Post by Steven Dale
As I’ve stated throughout this series, the Yenimahalle Teleferik (Ankara Cable Car) is remarkably innovative in its station design and can lay claim to a wide variety of ‘firsts.’ Those firsts are all related to matters of urban design, though not from a technology perspective. All of the innovation is in its relationship to the surrounding urban environment.
That’s important because the cable car industry hasn’t historically shown much concern to those matters. The Yenimahalle Teleferik is therefore emblematic of a dynamic industry in flux.
The growth in the urban gondola industry over the last decade has been breathtaking. We’ve seen so many installations go into operation and so many advances in the technology, it’s almost hard to remember how nascent this industry really is.
What’s happening in Ankara, however, I suspect is a watershed moment for the industry — or at the very least for the system’s manufacturer, Leitner. The Yenimahalle Teleferik shows Leitner coming to grips with the urban fundamentals of what is undeniably their urban future.
Careful industry players will recognize Yenimahalle for the turning point it is. It is a system that is debating what it means for a gondola system to actually be a part of the urban fabric. Given the complexity of the urban environment the system needed to contend with, that’s a question system designers could’ve simply ignored.
Instead, they doubled-down and tried to navigate it.
This may sound high-minded, but Yenimahalle is a system in conversation with the surrounding city. That conversation is sometimes confused, sometimes a bit misguided and not always clear, but the fact that it’s happening is what’s important.
I earlier called the Yenimahalle Teleferik as an “imperfect masterpiece,” and I stand by that assessment. The system juggles such a dizzying array of first-of-its-kind urban design moments, it’s no wonder some are only half-realized.
And who cares if it doesn’t succeed entirely?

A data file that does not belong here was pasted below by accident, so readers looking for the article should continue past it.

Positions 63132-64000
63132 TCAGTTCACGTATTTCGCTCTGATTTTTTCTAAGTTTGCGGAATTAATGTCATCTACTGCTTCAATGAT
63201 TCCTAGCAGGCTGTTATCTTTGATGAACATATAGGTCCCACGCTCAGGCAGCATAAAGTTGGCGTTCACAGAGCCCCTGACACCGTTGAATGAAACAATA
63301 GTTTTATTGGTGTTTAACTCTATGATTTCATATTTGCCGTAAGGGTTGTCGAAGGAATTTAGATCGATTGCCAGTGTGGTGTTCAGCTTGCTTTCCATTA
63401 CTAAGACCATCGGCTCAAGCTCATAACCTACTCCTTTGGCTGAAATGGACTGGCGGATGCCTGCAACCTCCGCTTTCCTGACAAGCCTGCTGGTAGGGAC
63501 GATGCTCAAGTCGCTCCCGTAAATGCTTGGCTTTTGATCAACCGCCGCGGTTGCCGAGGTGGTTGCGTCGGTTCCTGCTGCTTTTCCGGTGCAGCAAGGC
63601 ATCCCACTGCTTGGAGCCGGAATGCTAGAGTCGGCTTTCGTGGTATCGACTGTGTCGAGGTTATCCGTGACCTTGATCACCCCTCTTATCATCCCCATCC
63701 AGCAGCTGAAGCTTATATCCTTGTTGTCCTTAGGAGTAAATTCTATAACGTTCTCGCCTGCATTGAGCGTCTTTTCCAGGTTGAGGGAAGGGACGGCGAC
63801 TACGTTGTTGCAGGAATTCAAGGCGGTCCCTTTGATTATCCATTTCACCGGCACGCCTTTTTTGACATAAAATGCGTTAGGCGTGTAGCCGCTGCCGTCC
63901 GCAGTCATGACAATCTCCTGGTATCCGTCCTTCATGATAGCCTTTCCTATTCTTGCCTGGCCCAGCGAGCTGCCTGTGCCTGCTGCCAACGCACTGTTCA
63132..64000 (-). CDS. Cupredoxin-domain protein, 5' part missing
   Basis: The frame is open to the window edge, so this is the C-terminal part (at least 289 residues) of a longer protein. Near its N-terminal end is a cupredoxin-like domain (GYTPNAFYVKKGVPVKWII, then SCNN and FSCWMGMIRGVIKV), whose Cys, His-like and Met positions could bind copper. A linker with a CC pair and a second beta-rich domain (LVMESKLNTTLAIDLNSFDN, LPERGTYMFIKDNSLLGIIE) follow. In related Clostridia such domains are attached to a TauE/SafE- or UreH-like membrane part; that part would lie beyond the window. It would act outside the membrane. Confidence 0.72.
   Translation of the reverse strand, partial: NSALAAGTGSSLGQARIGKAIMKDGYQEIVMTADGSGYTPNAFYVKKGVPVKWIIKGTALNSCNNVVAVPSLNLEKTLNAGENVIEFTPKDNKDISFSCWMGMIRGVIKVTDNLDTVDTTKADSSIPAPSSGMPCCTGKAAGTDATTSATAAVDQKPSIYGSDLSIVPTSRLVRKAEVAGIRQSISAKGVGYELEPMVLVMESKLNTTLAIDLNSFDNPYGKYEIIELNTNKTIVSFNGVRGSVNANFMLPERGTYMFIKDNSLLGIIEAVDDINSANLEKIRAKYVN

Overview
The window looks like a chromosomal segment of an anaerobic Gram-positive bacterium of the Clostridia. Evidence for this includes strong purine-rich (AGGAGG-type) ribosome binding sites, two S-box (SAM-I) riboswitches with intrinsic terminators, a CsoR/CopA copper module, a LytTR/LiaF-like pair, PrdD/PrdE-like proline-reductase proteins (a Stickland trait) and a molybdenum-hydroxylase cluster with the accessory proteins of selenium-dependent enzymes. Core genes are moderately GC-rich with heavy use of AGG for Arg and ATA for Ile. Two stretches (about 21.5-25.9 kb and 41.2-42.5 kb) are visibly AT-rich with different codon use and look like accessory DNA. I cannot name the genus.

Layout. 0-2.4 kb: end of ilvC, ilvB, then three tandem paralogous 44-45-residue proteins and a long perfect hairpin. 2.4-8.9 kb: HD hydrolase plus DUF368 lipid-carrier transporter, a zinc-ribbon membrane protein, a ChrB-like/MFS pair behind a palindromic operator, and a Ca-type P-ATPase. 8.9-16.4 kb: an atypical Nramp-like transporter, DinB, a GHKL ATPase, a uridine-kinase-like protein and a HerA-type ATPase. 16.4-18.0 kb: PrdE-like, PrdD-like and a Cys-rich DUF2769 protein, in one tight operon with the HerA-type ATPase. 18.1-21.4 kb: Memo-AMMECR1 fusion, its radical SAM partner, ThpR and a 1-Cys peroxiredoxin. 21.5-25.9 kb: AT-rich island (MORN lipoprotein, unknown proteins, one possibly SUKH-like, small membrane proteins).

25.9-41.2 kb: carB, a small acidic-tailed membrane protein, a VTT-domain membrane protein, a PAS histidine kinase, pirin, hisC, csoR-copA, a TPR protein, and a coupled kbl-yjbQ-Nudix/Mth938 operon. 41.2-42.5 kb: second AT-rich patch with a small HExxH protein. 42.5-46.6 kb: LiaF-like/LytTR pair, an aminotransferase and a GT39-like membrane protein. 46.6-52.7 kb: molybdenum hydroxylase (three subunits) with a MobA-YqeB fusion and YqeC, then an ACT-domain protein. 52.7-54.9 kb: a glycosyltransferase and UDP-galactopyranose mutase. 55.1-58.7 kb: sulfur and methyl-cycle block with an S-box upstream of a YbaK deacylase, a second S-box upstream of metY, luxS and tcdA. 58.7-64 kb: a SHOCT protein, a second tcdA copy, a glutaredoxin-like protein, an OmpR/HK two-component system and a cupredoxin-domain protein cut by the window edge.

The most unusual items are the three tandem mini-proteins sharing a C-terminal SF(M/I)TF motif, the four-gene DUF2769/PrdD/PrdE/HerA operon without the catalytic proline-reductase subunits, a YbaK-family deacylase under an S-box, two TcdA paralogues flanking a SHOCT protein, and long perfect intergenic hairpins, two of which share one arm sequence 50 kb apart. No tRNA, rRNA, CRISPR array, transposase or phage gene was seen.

When the first iPhone came out way back in 2007, it was hailed as a total game-changer. It was not, however, without faults. The software was buggy, the battery life poor and the app store still a year away.
Nevertheless, the iPhone totally upended how the public viewed what a cell phone could do and be. Apple essentially created the entire industry of mobile computing with the simple idea that a cell phone could be so much more than it originally was.
That’s what’s happening in Ankara.
The Yenimahalle Teleferik represents the moment when an industry said “maybe we need to rethink how a cable car fits into the urban form.” They didn’t get everything right—who ever really does?—but they had the foresight and the courage to address the question and try to get it right.
Yenimahalle lays the groundwork for future system design in ways that are completely original and compelling. Smart designers of the future will examine this system and stand on its shoulders — which is good for everyone.
And it is that inspirational and aspirational quality that, I’m certain, will be the Yenimahalle Teleferik’s legacy for decades to come.
Want more? Purchase Cable Car Confidential: The Essential Guide to Cable Cars, Urban Gondolas & Cable Propelled Transit and start learning about the world's fastest growing transportation technologies.